Editor’s Note: The following contains excerpts from an Afghanistan war veteran. If you or someone you know is prone to symptoms of PTSD, be warned that there are vivid descriptions about combat ahead. Thank you.
Making it Through
“My unit was deployed to Afghanistan for about 14 months. We saw and heard a lot of combat…”
“[On one mission] our convoy was traveling to our next location for patrol, when an RPG (rocket-propelled grenade) hit one Humvee and an IED (improvised explosive device) went off on another… [there was] chaos everywhere. It felt like we were surrounded by insurgents wherever we looked. Bullets [were] zipping past our heads.”
“As a medic, I searched for the easy-to-care first, patched up two and [got them] into the fight again; then I had to tend the critical cases. When I dragged one behind cover, I took a hit to the knee. [A] quick shot of morphine to the thigh and tourniquet just above the wound, [got me] back in action, doing anything and everything I could to bring my team home… [working to see] who I could save.”
Because my source wishes to remain anonymous, we shall call him “Specialist Spock.” He was an E-4 specialist combat medic with the U.S. Army 68W Combat Medic Specialist 3-73rd CAV/82nd Airborne Support Fort Bragg, NC from 2007 through 2011. Spock was an ass-kicking medic with the Army. He now suffers from Post-Traumatic Stress Disorder, abbreviated as PTSD.
Post-Traumatic Stress Disorder
It is estimated that seven to eight percent of Americans will suffer from PTSD at some point of their lives. The Veterans Administration (VA) noted that almost 50 percent of outpatient mental-health patients suffer from PTSD. One PTSD support organization estimated that the annual cost to society is about $42.3 billion a year.
Trauma is defined as a shocking and dangerous event that happens to you or that you observe. I this scenario, you feel as if your life or the lives of others are in danger. An estimated 60 to 80 percent of those who have experienced traumatic events will develop PTSD. PTSD is often a crippling mental illness that remains embedded in the patient’s memory. There are many negative side effects, including:
- Nightmares of the traumatic event
- Loss of interest in things you once liked to do
- Angry outbursts
- Trouble concentrating
- Feeling emotional isolation
- And many, many more symptoms.
Editor’s Note: To read a full list of symptoms and conditions, you can look at the DSM-V psychological manual. A short list can be found on the VA’s website here.
Persistence of PTSD is attributed to brain chemistry changes which occur during traumatic events. Stress hormones and adrenaline reach their highest levels, and some call this a state of “hyper responsiveness.”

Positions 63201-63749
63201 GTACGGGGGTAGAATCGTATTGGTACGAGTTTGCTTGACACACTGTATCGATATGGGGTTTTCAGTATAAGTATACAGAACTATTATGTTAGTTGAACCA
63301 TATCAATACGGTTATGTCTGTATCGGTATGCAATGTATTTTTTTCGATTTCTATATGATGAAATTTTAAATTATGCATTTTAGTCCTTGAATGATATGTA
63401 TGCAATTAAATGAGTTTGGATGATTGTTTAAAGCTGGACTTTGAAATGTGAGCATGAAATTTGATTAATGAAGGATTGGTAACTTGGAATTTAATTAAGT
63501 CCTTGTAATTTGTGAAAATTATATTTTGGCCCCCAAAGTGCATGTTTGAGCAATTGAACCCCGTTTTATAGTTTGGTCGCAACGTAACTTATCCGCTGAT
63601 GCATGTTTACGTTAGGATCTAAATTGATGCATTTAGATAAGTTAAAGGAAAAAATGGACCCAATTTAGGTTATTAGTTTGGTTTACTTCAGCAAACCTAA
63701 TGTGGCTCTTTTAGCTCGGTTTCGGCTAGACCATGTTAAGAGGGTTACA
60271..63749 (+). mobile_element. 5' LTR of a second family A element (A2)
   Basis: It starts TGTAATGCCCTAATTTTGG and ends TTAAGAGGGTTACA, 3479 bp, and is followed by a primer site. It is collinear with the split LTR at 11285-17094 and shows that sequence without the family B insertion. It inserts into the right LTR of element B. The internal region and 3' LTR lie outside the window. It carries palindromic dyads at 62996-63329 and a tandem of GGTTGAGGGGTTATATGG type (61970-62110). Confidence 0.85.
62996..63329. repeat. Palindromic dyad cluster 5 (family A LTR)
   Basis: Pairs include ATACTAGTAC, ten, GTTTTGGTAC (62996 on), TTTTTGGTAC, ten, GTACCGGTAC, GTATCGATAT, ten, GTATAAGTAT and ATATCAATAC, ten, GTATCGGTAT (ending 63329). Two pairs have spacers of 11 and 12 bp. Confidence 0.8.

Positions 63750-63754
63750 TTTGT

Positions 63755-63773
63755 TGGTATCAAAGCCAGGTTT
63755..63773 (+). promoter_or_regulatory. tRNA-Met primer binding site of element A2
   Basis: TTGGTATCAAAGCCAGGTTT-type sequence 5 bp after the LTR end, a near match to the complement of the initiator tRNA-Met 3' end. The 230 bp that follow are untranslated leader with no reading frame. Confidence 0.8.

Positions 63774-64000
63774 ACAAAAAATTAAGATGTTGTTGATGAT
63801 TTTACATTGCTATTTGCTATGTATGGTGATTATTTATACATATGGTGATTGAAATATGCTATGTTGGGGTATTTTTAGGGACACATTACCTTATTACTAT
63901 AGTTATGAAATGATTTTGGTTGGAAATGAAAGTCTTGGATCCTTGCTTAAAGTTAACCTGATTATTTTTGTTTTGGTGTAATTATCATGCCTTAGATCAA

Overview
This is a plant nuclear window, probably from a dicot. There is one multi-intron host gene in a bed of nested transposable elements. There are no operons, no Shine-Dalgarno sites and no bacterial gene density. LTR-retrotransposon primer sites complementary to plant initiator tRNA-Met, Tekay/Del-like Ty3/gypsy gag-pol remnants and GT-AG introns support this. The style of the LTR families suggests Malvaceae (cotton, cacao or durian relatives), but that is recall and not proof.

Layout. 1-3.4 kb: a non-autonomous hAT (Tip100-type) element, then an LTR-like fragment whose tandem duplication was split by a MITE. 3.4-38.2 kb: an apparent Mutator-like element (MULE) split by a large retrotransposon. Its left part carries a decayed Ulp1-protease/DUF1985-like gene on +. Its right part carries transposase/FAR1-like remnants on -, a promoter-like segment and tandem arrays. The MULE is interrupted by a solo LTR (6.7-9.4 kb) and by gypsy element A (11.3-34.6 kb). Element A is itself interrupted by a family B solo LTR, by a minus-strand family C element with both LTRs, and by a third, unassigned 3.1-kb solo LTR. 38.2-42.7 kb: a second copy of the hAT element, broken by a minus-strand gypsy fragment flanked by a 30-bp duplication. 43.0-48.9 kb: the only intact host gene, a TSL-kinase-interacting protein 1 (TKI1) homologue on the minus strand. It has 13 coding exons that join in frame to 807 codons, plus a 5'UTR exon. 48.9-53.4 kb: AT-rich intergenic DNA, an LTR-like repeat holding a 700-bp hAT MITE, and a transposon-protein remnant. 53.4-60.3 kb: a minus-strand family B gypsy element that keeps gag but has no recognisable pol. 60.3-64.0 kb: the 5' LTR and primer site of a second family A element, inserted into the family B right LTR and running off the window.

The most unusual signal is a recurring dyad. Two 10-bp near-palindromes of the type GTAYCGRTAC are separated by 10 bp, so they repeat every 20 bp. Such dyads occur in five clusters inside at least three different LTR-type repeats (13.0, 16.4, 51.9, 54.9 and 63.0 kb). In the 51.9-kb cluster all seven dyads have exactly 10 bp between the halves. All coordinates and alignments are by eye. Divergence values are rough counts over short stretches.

“At first I thought nothing of the nightmares and ignored the insomnia and pain [I] still experience…. I tried counseling upon return,” Spock remembered. “It worked for a little while. Then I resorted to drinking and morphine to numb myself….”
How Cannabis Can Help
“After a real bad OD, I started self-medicating with marijuana,” Spock noted. “It got me off the anti-depressants, booze, and morphine.”
This may be evidence of the efficacy of the body’s own cannabinoid receptor system. Ontario-based researchers have made interesting discoveries with regards to PTSD. Their research revealed that CBD, or cannabidiol, disrupts negative memories. The introduction of phytocannabinoids such as CBD from cannabis can help restore our endocannabinoid system.
But Brazilian researchers have shown that tetrahydrocannabinol, or THC, may be more potent than CBD at disrupting dream memories. The theory is that both THC and CBD may help erase associations to painful memories. Side effects may include an increase in appetite, cotton mouth, and red eyes in exchange for alleviation from PTSD’s symptoms. I think most can live with those side effects.
“Medicating with marijuana has been extremely helpful,” Spc. Spock said. “On days when my PTSD is bad, I can feel my heart pounding in my head and through my chest. I’ll smoke a little [cannabis] and I can immediately feel the fear dissipating, my chest doesn’t hurt as much as it did before.
“While recapping events [for this article], I’ve had to take a break and smoke just to be able to finish this,” Spock revealed.
The state of Florida has passed a medical cannabis law in 2016 and though PTSD is not specifically enumerated as a disease that cannabis may help, there is still a possibility that Florida physicians may write recommendations for medicinal cannabis. The law allows physicians to use their discretion when recommending medical cannabis. Florida PTSD organizations are pushing for medical cannabis’ inclusion onto the list of recommended uses as a multi-symptom reliever.
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About the Author
Amy was born and raised in the Puna Bud Capital of the World — Hawai’i. She is genetically programmed to write and also explore medical cannabis so visit her blog. Mahalo Nui Loa!